Exchange 2013 CU 10 does not obey "ms-exch-smtp-accept-authoritative-domain-sender" setting


  • My customer is running a single (multirole) Exchange 2013 server, patched to CU 10 (build 15.1130.7), with 1 Internet-facing receive connector.  We are having a spam issue where outside (Internet) senders are sending messages to our internal users as themselves, eg receives a spam message from is one of our accepted domains.

    To prevent this, we used ADSI Edit to remove the "ms-exch-smtp-accept-autho
    ritative-domain-sender" permission for anonymous logons on the Internet-facing receive connector:

    -->ADSI Edit-->Configuration-->Services-->Microsoft Exchange-->Administrative Groups-->Exchange Administrative Group-->Servers-->[server name]-->Protocols-->SMTP Receive Connetors-->[Internet-facing Receive Connector]-->right click, view properties, go to security, select anonymous logon, uncheck "Accept Authoritative Domain Sender".

    When this is done, the only 3 remaining "Allow" checkmarks for anonymous logon are: "Submit Messages to Server", "Accept Routing Headers", and "Accept Any Sender".

    When this change is made in Exchange 2010 (we have a lab server with 2010), when we tested by sending a message using telnet from to, it works correctly and the message is refused as expected.  When we do the same thing on the Exchange 2013, the message is delivered, even if we set an explicit "deny" on "Accept Authoritative Domain Sender" instead of just unchecking it.

    At least one other company has reported this issue:

    The suggested work-around is to use Exchange's antispam filter to block anything coming from

    but this is awkward to set up and administer.

    Why doesn't 2013 obey the "ms-exch-smtp-accept-authoritative-domain-sender" permissions setting?  Would it help to update to CU 11?  How can we fix this without using a antispam filtering workaround?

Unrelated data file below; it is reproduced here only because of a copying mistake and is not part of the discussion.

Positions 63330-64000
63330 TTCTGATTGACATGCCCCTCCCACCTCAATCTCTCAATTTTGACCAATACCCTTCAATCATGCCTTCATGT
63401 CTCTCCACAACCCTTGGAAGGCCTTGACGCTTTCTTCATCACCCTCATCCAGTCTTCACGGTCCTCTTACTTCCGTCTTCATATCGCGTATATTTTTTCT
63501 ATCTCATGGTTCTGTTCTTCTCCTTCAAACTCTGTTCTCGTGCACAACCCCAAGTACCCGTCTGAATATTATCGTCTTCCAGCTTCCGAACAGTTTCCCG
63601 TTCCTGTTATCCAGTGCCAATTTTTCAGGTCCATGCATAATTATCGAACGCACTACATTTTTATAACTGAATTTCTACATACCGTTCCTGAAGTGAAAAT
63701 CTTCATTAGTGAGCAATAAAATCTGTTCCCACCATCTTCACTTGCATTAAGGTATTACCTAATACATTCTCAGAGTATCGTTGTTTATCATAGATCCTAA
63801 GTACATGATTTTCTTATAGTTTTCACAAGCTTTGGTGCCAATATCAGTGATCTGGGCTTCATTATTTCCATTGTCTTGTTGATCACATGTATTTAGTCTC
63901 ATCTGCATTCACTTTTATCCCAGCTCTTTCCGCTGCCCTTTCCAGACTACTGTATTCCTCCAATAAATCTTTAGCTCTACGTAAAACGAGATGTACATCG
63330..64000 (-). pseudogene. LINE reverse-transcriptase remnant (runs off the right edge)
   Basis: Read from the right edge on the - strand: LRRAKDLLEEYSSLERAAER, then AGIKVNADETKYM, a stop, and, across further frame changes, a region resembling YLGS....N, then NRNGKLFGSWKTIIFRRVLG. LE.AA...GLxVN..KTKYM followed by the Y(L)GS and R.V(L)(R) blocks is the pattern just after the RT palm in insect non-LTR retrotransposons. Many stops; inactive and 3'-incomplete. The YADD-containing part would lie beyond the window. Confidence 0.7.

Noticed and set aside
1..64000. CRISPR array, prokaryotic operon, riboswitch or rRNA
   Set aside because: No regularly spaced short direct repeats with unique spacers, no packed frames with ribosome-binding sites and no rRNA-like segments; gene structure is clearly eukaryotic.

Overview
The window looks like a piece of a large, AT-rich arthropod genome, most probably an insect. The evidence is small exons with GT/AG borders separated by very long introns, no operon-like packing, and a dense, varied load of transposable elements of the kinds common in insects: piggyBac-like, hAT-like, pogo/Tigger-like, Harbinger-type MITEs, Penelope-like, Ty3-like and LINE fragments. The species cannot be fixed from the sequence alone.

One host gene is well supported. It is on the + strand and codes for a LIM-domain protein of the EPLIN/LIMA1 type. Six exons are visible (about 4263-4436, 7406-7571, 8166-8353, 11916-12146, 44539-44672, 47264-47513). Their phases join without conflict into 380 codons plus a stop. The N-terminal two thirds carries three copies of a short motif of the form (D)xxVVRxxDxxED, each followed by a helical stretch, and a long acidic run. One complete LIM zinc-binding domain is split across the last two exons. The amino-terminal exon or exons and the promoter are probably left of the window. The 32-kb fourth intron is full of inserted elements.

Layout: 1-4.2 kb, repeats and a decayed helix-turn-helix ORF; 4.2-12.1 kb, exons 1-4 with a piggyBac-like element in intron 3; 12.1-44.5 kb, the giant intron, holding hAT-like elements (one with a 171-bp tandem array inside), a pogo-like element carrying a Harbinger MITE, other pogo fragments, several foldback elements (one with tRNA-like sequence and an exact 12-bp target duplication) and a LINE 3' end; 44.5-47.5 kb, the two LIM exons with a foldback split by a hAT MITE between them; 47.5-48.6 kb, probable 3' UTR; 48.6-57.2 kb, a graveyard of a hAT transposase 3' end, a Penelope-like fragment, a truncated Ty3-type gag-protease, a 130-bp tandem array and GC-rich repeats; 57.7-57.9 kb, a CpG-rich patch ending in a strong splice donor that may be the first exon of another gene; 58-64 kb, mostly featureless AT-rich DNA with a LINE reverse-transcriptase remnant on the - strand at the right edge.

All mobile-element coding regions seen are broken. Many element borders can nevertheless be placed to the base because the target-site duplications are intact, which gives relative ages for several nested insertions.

Thursday, March 17, 2016 9:38 PM


All replies

  • Internet mail senders don't authenticate to your server, so I'm surprised that ever worked for the purpose you're describing.

    If you don't want to procure a cloud, server or appliance antispam service that will do this for you, consider creating a transport rule to block inbound mail purporting to be from your own senders.

    Ed Crowley MVP "There are seldom good technological solutions to behavioral problems."
    Celebrating 20 years of providing Exchange peer support!

    Thursday, March 17, 2016 11:43 PM
  • Thanks, Ed.  We have on-prem Symantec Mail Security, and I think I'll create some rules that filter out the unwanted inbound messages. Transport rules would work too, thanks for the suggestion.

    It's just frustrating that a documented option for Exchange 2013 doesn't seem to work, when prior versions had no such issue.

    Thursday, March 17, 2016 11:48 PM
  • Hi,

    Sorry for any inconvenience, it's by design when CAS server is internet facing. Here's similar thread about this issue, for your reference:

    "This is a by-design behavior when your CAS server is now Internet facing. We can enable the Anti-Spam functionality on the mailbox server to perform reverse DNS lookup to prevent this issue. To enable the Anti-Spam functionality, please see

    We can use Anti-spam with SPF record to prevent spoofing.

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    Allen Wang
    TechNet Community Support

    Friday, March 18, 2016 8:41 AM